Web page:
The button 3 is particularly shown as including a stem recess 7, expansion chamber 9, terminal orifice passage 11 and recessed face 13 to provide fluid communication between the tilt valve assembly of the aerosol container (not shown) and the outside air. The stem recess 7 is configured and dimensioned to be rigidly press-fitted onto the valve stem 15 of the tilt valve assembly (see FIG. 4). The stem is further configured to have an inner annular chamfered edge 17 which is designed to seat upon a corresponding annular angled step portion 18 of the valve stem 15.

The button 3 is also applicable to a "male" configuration (not shown) such as an integral valve stem. The integral valve stem would be insertable into a recess of the tilt valve assembly. Thus, tilting of the button 3 would actuate the tilt valve assembly via the integral valve stem.

The expansion chamber 9 is integrally formed on the interior of the button 3 and disposed in direct fluid communication with the terminal orifice passage 11 and the stem recess 7. The expansion chamber is particularly disposed and configured to allow the "flash" of the product as the product issues from the valve stem 15. This enlarged configuration allows for the rapid evaporation of the propellant prior to being dispensed through the terminal orifice passage 11.

The terminal orifice passage 11 defines an exclusive fluid communication path between the expansion chamber 9 and the terminal orifice. The passage 11 comprises a linear portion of a substantially consistent diameter along the entire length thereby giving a linear versus a tapered configuration. It is noted that other configurations of the terminal orifice passage may be utilized for adequate spray pattern control in realizing the desired or predetermined spray pattern, dependent upon the product being dispensed.

The recessed face 13 is defined by a substantially rectangular cross-sectional cavity. The depth of the recessed face 13 must be shallow enough to avoid product impingement upon the wall 19 of the recessed face 13 or the exterior of the button 3. The cavity may be configured to receive an insert such as a mechanical breakup (MBU) button insert.

The tubular sleeve 5 has a substantially cylindrical configuration which is dimensioned to be press-fitted over the valve turret 21. More particularly, the button sleeve 5 has an inner annular seat portion 23 which seats upon the turret 21. The leading edge 25 of the seat portion 23 is chamfered to help locate the sleeve 5 about the turret during affixation. Furthermore, the lowermost portion of the sleeve 5 has an outer annular step 27. During affixation, the assembly tool grasps the sleeve 5 and pushes downwardly against the annular step 27 to press-fit the seat portion 23 over the turret 21. This process may be accomplished by a machine process without the use of an assembly worker.

The continuous spray button assembly 1 can be molded as a singular piece. A liquid molding material, such as a plastic, is injected into the mold of the button assembly 1. The liquid fills the cavity for the sleeve 5 then fills the cavity for the button 3 via connecting channels disposed therebetween. Thus, after molding, the button assembly 1 consists of the button 3 integrally molded into the sleeve 5 by connecting fins 29 which were formed from the connecting channels. Hence, the entire button assembly 1 is a single molded piece.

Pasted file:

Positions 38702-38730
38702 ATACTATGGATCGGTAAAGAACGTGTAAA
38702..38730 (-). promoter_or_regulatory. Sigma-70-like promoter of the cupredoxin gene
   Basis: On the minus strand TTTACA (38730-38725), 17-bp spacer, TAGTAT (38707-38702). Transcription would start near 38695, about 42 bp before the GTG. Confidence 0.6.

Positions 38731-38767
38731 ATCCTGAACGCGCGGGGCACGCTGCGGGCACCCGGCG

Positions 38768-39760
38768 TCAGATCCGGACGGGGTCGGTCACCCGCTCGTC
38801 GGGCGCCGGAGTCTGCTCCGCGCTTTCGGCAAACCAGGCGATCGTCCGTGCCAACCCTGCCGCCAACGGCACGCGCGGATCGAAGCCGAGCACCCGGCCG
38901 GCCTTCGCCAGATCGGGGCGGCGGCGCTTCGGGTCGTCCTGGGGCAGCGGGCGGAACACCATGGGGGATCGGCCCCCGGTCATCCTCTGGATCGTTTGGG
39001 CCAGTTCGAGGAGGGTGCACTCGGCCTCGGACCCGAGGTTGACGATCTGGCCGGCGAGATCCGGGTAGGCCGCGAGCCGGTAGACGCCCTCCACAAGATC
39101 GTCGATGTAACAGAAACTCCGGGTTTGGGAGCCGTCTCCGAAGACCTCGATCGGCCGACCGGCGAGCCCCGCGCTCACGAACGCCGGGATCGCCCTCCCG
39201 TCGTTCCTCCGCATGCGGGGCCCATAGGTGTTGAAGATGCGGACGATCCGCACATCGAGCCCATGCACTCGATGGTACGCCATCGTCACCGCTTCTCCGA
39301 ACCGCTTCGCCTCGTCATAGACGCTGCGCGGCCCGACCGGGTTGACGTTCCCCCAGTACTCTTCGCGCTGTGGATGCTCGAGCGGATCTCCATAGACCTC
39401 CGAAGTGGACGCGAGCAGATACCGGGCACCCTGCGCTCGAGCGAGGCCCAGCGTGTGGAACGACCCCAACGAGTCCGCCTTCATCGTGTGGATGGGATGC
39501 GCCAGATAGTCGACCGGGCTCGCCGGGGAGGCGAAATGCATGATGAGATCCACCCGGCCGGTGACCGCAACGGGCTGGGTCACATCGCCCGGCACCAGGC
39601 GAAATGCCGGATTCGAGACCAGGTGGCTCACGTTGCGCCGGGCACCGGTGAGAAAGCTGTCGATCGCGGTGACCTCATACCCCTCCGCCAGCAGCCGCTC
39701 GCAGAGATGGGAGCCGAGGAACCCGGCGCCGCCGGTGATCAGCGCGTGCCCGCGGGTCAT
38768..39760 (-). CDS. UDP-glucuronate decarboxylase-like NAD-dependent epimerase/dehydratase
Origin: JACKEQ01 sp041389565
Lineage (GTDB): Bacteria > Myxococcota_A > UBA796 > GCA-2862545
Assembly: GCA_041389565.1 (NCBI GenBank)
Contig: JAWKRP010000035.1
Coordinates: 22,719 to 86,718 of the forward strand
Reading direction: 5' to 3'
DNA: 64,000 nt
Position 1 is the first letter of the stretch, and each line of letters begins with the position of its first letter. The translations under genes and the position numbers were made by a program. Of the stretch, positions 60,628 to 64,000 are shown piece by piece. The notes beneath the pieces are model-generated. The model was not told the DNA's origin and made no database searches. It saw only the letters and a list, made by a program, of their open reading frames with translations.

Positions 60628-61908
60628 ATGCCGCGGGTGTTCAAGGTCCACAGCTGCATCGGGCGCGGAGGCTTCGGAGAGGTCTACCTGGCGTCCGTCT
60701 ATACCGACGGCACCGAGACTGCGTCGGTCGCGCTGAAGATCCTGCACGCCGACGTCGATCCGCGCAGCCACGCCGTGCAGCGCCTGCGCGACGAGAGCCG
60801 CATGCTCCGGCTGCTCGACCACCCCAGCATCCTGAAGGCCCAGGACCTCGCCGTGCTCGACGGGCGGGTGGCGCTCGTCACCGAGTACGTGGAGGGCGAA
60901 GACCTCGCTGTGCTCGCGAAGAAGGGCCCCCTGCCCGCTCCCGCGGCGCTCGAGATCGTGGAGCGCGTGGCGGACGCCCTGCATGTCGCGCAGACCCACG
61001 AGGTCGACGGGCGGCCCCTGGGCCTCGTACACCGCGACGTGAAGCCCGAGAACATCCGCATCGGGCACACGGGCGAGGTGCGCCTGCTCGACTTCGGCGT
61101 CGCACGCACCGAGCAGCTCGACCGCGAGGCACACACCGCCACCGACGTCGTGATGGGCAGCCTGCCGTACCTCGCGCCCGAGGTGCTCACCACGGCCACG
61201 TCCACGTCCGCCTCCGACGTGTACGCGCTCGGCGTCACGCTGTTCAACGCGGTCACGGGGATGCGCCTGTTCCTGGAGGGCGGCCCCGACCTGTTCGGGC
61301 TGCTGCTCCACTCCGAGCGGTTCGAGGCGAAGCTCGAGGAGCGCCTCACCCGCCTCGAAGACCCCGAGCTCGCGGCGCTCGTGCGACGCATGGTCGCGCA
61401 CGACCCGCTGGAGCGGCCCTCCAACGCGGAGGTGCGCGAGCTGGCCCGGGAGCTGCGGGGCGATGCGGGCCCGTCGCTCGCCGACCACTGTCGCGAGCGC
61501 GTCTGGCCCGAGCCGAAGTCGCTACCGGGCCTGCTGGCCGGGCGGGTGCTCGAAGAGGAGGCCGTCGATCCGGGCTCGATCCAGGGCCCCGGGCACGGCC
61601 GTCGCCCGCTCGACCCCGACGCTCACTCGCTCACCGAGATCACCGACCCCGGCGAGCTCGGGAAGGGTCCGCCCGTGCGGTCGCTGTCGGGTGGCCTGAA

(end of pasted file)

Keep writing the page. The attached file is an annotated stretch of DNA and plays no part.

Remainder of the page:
As best shown in FIG. 4, the singular piece is mounted onto the tilt valve assembly in a single downward motion of the assembly machine. First, the stem recess 7 of the button 3 is downwardly press-fitted over the valve stem 15 and is seated upon its inner chamfered edge 17. Further downward motion severs the connecting fins 29 as the seat portion 23 of the sleeve 5 is press-fitted around the valve turret 21.

As best shown in FIG. 3, the first embodiment of the retaining means comprises two upstanding or extending arms 31 which are integrally disposed at the upper end of the sleeve 5. The arms have an arcuate configuration which further defines the cylindrical configuration of the sleeve 5 (see FIG. 1.) Upon tilting the buttom 3, the edge portion 33 of the upstanding arms 31 resiliently fits into corresponding indentations 35 disposed on the side of the button 3. This locks the button 3 into a cocked "on" position thereby actuating the tilt valve assembly and thus dispensing the product.

In operation, the user of the aerosol dispenser pushes the valve button 3 in the direction of arrow 37. The upstanding arms 31 resiliently flex apart thereby allowing the button 3 to be pushed therebetween. After the button 3 is tilted to a predetermined angle, an edge portion 33 of the upstanding arms 31 fit into a corresponding indentation 35 disposed on the side of the button 3. This locks the button 3 into a tilted "on" position (see FIGS. 5 and 6). The valve stem 15 contained within the stem recess 7 of the valve button 3 is also tilted to actuate the tilt valve assembly. Fluid communication is thus established and the product and propellant is dispensed in the direction of arrow 41.